Thursday, March 19, 2009
Maguro Bidding Market
This morning we were on a tuna battlefield! The bidding market was amazing. I rolled out of bed late, after having slept less than two hours and having drunk all of the beer in my mini fridge and stumbled down into the lobby with my sunglasses on at 5:45am. We got into our bus with doilies (all of the vehicles here have doilies on some parts of them, our bus has doilies where people’s heads rest) where the mayor was waiting for us. We arrived to the market and changed into our white rubber boots and flourescent pink trucker hats that had “Sendai” printed on them and walked along a catwalk above the bidding. I wish I had better words to describe how the auctioneer and the bidders sounded: an auction sounds funny in one’s native language as there’s a very specific intonation used by the people involved...in Japanese it sounds even funnier because the noises are so different. And I think Japanese sounds very ‘cute’ anyway, I like the short sounds and the way that vowels are drawn out, and the “HAI!” of agreement. It seems like people say things with as few words as possible, which seems very efficient to me. Down on the bidding floor, I was very happy to have been issued the flourescent pink hats (though sadly I was not allowed to keep mine, it would have been an awesome souvenir) as there were hundreds of people milling about, all with white boots, all looking at the fish as intently as we were. I enjoyed especially identifying some of the fish we had eaten the night before, and looking at the cuddly-looking Fugu swimming in shallow pans.This is a wholesale market, so it was interesting to see where the fish that consumers see in the fish market or the farmers’ market comes from. There were big prawns with their heads on and eggs in many colors stuck to their legs (some had green eggs, some had yellow eggs), and the huge tuna all lined up on the floor, that would be hooked through the mouth and wheeled away when they were bid on.Each tuna had a number painted on it, and potential buyers got there very early before the auction even started at 6am (they arrived at 4:30 am) to check with their own eyes the fish before bidding on them. The fish were absolutely gorgeous, all had their tails cut off, I think so potential buyers can see grade of the meatIKIJIMI is the method used of killing the fish, in which the gills are cut after the brain is spiked and then they cut the tail off to grade the meat. This method of killing stops all movement in the fish, so the meat does not get bruised by flopping around. Also tuna is the only warm-blooded deep sea fish so getting the blood out quickly keeps the meat from producing enzymes after death that would turn it brown.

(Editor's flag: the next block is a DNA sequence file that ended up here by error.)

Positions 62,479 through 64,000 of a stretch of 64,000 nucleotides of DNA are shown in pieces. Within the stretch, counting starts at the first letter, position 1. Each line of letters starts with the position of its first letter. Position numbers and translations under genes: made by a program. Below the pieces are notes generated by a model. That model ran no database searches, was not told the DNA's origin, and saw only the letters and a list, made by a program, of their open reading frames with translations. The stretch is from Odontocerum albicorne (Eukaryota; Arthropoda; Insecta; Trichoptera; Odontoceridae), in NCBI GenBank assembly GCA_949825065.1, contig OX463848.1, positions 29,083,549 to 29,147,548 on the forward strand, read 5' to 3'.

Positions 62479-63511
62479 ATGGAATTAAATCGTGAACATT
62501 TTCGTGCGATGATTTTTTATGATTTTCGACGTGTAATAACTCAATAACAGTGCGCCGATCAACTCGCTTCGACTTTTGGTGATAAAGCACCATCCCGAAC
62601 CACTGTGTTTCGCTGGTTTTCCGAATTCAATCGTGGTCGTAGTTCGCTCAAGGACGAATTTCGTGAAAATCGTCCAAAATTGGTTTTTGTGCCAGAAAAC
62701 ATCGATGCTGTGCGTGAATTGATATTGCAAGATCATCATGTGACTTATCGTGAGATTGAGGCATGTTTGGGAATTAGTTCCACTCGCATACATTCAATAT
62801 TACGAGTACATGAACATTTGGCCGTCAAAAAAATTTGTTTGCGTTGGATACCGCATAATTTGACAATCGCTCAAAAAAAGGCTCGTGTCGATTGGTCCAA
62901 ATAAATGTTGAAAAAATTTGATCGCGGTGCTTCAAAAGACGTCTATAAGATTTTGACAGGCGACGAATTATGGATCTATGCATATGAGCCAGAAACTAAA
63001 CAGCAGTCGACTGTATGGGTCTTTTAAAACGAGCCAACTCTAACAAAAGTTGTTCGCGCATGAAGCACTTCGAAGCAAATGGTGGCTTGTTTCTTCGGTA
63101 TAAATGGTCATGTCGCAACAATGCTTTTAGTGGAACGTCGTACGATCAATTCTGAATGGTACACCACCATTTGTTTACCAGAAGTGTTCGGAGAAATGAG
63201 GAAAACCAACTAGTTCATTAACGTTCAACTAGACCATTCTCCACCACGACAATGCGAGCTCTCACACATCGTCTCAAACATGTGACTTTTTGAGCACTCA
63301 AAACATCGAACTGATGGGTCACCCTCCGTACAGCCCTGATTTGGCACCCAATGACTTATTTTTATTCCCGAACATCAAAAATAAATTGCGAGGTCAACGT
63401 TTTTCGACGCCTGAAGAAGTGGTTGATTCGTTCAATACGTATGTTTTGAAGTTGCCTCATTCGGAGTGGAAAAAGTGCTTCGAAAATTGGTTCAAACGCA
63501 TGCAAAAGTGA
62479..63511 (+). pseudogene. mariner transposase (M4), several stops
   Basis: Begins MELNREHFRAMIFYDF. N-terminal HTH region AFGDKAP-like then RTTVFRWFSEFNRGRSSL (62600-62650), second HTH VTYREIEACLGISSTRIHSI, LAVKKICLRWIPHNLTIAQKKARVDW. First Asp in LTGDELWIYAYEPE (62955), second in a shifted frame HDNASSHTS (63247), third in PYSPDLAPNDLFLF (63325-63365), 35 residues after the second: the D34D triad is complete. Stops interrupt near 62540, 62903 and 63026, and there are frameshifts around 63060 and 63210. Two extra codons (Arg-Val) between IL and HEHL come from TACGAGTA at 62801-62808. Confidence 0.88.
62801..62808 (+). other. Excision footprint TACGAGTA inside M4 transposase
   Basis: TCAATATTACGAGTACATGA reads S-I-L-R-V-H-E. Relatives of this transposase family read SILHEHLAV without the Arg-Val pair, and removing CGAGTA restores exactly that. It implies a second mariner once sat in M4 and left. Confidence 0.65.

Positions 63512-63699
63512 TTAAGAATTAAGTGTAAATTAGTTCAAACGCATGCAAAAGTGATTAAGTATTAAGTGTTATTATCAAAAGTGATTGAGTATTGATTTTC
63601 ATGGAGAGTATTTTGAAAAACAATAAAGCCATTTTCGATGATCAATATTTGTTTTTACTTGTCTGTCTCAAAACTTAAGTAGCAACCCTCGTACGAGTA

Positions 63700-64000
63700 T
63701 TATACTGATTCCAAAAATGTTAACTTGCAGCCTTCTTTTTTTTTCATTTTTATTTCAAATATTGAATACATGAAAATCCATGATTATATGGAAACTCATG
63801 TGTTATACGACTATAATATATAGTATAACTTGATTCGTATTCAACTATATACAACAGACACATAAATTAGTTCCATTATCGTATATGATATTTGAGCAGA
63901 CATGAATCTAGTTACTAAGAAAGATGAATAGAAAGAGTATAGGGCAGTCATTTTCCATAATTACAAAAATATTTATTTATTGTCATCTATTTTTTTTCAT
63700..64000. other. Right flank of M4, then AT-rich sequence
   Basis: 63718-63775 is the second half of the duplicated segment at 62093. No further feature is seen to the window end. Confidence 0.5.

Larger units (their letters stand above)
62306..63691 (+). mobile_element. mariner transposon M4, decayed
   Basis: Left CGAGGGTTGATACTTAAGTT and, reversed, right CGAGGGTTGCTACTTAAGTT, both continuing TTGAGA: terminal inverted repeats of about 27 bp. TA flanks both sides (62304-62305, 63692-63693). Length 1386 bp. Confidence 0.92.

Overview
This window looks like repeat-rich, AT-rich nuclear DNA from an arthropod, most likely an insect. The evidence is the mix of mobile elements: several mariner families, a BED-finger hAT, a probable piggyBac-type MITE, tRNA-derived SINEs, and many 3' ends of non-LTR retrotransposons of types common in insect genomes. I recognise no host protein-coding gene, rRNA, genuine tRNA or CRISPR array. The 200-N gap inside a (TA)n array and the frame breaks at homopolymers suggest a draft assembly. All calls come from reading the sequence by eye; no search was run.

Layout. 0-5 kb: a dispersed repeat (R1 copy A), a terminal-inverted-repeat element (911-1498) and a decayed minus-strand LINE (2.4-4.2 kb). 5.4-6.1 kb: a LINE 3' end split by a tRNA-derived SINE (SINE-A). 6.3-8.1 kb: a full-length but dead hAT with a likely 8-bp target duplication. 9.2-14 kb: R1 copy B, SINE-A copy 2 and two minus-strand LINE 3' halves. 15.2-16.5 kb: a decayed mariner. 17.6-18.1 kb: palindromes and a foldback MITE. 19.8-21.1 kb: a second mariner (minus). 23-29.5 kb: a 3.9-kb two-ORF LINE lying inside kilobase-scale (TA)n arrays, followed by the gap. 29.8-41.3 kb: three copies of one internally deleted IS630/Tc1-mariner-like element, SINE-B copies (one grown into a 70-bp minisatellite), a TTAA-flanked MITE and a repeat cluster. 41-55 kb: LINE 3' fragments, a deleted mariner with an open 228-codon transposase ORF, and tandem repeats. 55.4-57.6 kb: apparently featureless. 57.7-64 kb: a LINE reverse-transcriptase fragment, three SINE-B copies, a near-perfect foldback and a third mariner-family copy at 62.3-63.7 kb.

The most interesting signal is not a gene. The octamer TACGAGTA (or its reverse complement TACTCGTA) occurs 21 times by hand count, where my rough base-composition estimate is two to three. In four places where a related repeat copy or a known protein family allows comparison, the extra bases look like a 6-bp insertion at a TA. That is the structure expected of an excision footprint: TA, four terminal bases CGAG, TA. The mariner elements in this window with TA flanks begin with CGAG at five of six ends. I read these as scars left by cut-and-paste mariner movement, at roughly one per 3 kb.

After the tuna are sold, they are brought to the maguro cutters who are employed by the wholesalers (their representatives are the ones doing the bidding, the brokers) and the tuna is sliced into loins. We visited a cutting table that had one man who had been cutting for 30 years, his boss had been cutting for over 40 years. Watching him cut with the two different kinds of knives was interesting; he de-boned an almost 200-lb bluefin tuna (the biggest at the auction was about 220lbs) with an effortless grace that belied the fact that he was basically wrangling a barrell.
We had a really special treat: the maguro cutter sliced off pieces of tuna for us right there and somehow chopsticks and soy sauce and a plastic plate appeared, and us carnivores dug right in and felt as though we’d hunted something.